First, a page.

Youth choir gets off on a high note at inaugural rehearsal

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The recently established Youth Arran Soul Choir got off to a good start last week at their first rehearsal which not only showed a great deal of promise but also a few future stars.

The junior version of the well established Arran Soul Choir welcomed 17 new members whose first foray into singing as a junior choir sounded as cohesive as that of a long-established one.

Run by James O’Neil, Moyra Manson, Shirley MacLachlan and Michael Gettings, the young singers aged from P5 age to 15-years-old’s were told that the emphasis was on having fun and enjoyment before immediately plunging into practicing their singing as a group.

Music which ranged from classic and soul to pop, was provided in a songbook which children were encouraged to take home with them to practice and they were encouraged to add their own suggestions which they would like to sing at future rehearsals.

As many of the young singers are at school with each other, or their parents are involved in the adult choir, they impressed their tutors with pitch perfect and harmonious renditions of the songs that they all seemed to be familiar with, through school, their parents, or the charts.

James O’Neil who was the faculty head of the Arran High music department said: ‘One of my first memories on Arran was watching a primary choir performance of ‘Ocean Commotion’ co-ordinated by Lorna Buchanan-Hollingsworth in 2015. I knew then that vocal music was important with young people on the island. I also had opportunity to engage young people on singing throughout my time teaching in schools, amidst the range of wider opportunities for vocal music; pantos and festivals and soon recognised that a weekly, regular non-school based choir opportunity was missing which provided the impetus.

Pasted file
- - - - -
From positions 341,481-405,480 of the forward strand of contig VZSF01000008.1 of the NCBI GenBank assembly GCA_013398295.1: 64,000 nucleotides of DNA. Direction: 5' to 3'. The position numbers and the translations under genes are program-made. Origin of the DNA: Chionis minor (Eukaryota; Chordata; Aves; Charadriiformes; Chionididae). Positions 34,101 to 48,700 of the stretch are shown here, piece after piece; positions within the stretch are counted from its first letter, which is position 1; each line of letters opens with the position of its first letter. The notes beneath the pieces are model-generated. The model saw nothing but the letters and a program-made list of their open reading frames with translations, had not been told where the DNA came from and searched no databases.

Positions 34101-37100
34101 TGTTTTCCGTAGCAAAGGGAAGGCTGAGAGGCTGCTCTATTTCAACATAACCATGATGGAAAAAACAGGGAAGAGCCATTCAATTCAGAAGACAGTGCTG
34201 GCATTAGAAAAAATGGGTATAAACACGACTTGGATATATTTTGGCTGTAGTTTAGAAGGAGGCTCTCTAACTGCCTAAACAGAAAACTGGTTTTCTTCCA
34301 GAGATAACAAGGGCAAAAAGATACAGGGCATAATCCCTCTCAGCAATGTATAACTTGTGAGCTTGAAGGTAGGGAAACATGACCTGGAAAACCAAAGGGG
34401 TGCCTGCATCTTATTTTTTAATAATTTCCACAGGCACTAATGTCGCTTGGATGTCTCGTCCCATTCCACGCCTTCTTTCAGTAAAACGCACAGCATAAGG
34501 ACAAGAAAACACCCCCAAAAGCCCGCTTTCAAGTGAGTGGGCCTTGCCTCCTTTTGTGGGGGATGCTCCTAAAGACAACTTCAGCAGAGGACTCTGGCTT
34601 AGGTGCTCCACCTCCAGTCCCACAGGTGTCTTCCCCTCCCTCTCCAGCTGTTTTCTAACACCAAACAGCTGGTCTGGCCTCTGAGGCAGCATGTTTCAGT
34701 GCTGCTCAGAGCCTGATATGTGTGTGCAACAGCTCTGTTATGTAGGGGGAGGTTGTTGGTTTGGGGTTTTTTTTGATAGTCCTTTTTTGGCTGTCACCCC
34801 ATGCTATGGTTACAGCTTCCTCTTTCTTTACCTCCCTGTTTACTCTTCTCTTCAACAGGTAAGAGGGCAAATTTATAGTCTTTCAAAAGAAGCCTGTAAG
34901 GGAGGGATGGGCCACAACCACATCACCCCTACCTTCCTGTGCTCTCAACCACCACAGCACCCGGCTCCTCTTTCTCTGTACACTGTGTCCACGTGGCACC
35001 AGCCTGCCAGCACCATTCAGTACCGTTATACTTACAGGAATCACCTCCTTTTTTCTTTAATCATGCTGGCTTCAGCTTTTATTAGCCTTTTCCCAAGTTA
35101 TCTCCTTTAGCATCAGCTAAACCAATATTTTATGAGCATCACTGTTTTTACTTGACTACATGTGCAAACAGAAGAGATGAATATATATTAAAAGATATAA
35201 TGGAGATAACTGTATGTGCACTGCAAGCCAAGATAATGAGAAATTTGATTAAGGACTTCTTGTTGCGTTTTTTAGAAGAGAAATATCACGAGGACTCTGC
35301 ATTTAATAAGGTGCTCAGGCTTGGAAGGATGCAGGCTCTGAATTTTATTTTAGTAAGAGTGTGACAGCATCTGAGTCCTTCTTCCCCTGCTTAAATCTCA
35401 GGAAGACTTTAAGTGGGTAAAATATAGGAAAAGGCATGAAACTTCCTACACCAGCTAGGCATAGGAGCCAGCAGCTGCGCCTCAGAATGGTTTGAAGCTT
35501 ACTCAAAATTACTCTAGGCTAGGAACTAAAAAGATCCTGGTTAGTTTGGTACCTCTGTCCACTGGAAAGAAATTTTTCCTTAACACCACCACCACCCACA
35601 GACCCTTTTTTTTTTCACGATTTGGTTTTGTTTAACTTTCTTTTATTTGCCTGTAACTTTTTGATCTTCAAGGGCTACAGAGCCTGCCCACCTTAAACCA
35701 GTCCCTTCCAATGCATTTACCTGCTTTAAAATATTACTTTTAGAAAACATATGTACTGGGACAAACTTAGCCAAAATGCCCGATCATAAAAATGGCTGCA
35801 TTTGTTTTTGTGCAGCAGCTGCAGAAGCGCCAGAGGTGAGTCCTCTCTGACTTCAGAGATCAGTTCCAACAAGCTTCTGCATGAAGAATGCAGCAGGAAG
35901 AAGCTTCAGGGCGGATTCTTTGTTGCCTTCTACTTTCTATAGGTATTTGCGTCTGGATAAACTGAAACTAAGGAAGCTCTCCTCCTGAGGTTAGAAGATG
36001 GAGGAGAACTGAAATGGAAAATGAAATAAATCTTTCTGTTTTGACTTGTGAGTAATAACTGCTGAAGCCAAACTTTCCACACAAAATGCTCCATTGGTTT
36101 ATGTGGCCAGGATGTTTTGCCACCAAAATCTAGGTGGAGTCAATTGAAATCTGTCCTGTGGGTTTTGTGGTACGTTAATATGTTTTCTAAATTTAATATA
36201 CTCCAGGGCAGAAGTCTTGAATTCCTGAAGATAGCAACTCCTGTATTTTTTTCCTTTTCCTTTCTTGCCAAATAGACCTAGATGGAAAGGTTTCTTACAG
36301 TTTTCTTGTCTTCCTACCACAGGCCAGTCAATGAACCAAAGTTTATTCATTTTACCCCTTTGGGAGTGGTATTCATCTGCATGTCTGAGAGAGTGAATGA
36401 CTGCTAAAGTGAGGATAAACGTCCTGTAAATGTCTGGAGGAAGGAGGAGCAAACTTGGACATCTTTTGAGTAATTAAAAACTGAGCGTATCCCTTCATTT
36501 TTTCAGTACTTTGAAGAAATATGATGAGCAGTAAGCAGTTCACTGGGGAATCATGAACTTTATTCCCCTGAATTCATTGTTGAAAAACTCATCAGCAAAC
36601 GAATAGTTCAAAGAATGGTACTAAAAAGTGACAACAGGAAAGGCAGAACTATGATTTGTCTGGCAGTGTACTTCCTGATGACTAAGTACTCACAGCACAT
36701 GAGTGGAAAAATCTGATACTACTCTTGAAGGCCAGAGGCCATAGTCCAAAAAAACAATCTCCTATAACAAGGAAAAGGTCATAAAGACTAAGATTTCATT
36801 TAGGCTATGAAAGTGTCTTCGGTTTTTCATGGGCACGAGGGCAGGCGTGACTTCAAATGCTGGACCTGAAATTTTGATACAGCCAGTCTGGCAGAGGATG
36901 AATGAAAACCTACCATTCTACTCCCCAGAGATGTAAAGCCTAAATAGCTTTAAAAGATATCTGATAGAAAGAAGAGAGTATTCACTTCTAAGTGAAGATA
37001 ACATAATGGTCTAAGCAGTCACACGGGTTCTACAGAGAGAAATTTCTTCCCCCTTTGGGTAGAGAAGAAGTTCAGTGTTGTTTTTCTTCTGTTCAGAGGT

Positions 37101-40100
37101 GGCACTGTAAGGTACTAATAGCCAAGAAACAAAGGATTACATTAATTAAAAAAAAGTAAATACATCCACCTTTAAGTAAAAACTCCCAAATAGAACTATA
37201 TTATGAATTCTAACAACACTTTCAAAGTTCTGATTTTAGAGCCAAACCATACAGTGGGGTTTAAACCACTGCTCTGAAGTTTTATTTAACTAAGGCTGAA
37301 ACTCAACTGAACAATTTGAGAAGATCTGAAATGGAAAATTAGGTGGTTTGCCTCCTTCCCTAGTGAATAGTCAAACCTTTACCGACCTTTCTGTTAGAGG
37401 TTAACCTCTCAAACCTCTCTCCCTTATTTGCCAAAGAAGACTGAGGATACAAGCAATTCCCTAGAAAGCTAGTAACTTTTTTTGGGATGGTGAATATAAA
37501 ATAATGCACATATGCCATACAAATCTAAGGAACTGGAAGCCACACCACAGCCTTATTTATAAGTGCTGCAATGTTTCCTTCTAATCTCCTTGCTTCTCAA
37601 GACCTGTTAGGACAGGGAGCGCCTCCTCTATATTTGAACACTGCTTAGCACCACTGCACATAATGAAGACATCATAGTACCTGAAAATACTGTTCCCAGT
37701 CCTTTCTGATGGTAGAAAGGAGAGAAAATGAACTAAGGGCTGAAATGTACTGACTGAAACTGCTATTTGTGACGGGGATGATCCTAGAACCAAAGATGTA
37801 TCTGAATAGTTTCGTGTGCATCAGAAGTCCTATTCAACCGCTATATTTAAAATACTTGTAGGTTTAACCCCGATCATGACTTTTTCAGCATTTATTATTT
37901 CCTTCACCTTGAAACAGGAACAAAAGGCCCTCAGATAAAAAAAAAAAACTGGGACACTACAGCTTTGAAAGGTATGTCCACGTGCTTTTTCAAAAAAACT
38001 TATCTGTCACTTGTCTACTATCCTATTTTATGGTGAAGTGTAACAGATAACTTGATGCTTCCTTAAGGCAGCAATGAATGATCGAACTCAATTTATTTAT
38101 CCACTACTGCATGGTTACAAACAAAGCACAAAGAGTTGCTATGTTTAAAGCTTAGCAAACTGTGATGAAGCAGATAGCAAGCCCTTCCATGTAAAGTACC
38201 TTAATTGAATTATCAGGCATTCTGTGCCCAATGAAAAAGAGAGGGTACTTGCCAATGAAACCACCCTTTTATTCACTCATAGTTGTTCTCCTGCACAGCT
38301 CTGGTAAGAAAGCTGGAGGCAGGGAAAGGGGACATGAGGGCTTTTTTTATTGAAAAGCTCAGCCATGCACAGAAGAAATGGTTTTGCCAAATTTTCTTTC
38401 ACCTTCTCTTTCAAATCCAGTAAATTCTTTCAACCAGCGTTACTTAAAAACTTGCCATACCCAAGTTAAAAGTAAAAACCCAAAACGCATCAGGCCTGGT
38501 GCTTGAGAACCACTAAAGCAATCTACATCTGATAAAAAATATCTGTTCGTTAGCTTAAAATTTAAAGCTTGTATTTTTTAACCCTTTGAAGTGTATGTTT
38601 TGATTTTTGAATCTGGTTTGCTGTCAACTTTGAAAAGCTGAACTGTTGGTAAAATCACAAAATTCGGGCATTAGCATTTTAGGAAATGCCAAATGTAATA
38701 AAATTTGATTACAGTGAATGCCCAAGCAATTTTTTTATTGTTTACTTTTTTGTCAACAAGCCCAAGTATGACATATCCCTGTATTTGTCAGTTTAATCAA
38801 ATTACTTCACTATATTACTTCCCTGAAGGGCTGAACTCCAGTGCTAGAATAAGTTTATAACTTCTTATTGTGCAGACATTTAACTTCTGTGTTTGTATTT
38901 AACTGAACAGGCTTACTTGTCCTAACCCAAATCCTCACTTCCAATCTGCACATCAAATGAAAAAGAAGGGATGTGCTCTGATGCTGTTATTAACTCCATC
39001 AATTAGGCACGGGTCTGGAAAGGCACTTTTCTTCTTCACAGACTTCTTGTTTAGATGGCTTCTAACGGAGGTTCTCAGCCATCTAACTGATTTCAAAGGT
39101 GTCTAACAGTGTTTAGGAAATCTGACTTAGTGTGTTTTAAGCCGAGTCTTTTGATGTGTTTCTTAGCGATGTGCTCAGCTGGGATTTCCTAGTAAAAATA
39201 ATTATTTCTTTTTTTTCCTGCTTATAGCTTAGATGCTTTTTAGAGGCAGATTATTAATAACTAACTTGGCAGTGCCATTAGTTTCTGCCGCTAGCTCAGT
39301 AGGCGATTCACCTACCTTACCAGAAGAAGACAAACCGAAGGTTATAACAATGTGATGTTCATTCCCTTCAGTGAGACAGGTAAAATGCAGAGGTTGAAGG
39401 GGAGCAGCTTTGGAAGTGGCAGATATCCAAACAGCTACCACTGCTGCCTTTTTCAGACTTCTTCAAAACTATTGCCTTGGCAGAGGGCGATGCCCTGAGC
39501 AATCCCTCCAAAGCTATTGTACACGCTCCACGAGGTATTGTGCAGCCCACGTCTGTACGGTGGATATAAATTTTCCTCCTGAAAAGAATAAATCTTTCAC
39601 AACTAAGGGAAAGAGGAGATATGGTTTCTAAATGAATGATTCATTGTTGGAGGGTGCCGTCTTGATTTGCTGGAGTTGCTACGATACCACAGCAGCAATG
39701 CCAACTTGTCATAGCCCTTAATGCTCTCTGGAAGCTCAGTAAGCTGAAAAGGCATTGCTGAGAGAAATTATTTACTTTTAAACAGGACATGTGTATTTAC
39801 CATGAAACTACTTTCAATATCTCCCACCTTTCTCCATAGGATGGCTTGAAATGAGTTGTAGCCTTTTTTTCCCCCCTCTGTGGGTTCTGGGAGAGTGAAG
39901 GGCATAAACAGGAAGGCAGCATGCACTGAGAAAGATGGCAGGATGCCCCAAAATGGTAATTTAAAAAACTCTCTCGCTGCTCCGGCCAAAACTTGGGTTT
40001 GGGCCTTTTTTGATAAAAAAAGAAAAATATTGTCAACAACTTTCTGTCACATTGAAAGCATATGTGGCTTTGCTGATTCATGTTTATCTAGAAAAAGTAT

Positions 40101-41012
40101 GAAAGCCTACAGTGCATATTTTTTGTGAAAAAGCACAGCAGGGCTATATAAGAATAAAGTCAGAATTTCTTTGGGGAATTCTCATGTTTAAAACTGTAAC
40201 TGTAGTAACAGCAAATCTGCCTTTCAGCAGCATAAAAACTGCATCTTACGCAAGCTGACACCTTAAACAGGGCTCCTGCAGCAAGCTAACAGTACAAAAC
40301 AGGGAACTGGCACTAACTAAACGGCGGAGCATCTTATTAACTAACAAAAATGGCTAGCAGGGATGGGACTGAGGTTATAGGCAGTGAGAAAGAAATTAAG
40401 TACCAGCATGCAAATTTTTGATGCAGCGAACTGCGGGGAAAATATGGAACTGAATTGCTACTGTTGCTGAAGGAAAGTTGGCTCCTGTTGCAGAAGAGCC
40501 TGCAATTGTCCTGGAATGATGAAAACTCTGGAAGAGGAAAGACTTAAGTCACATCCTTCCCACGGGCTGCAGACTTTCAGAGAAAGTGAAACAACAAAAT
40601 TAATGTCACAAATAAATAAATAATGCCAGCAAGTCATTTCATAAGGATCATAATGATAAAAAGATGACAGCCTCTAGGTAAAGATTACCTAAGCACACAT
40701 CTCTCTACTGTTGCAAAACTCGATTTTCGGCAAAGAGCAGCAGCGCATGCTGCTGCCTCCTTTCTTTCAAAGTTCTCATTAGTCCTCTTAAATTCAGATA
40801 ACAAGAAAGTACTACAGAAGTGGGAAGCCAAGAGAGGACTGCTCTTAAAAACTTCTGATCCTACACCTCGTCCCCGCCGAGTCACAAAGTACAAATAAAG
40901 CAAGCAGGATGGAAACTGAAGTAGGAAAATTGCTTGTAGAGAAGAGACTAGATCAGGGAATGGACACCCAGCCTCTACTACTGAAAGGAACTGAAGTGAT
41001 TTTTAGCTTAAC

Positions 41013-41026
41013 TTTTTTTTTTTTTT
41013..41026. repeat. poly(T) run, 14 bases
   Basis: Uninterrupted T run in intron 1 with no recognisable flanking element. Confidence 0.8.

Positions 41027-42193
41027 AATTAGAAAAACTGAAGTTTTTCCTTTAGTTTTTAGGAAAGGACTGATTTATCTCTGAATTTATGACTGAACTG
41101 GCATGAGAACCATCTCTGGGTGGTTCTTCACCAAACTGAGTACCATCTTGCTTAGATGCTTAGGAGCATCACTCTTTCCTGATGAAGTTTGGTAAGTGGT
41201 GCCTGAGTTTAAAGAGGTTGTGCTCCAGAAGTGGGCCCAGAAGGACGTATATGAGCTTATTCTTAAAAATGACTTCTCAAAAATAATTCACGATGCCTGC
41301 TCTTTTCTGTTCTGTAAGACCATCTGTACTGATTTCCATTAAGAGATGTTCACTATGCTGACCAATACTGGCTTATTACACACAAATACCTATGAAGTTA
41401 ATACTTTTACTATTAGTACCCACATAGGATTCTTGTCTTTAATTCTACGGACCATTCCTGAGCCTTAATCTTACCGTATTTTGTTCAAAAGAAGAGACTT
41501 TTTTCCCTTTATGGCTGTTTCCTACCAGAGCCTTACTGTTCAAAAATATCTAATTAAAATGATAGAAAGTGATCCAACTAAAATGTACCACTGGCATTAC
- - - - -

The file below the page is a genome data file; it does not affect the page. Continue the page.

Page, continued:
‘I have been fascinated by the legendary Arran Junior Chorus led by the late Tony Smith and recently heard cassette tape recordings. Whilst this choir may provide a new opportunity for young people to come together to sing, in context, it is a respectful nod to the past whilst looking excitedly to the future.

‘Wellbeing is at the front of everyday lives for young people and we know that singing increases skills, self-esteem and confidence so I am hoping this is a group that are going to be proud of the work they do and will have the opportunity to show this off in and around the communities they live.

‘We had a fantastic first rehearsal with 17 young people from across most of the island schools. A great sound and a friendly bunch keen to get going. Hopefully this will grow too, everyone is welcome to join in, regardless of ability or how often they are able to attend.’

Anyone that is interested in meeting up and singing is invited to join the no-pressure, supportive and fun environment on Thursday evenings between 6pm and 6.45 pm at the Arran High School Theatre.


Choir members learn a fun Congolese folk song called Banaha. 01_B39choir01

In full voice choir members sing familiar songs. 01_B39choir02

Who knows this song : singers raise their hands. 01_B39choir03

The choir gather around the piano played by James O’Neil. 01_B39choir04

Members sing along to popular songs without the need for the words in the songbook. 01_B39choir05

Tutor Shirley MacLachlan adds her voice to the young singers. 01_B39choir06

Choir members enjoy the up-tempo songs and sing them enthusiastically. 01_B39choir07

Tutor James O’Neil guides the young singers and plays the piano. 01_B39choir08

Michael Gettings and Moyra Manson familiarise themselves with some of the song lyrics. 01_B39choir09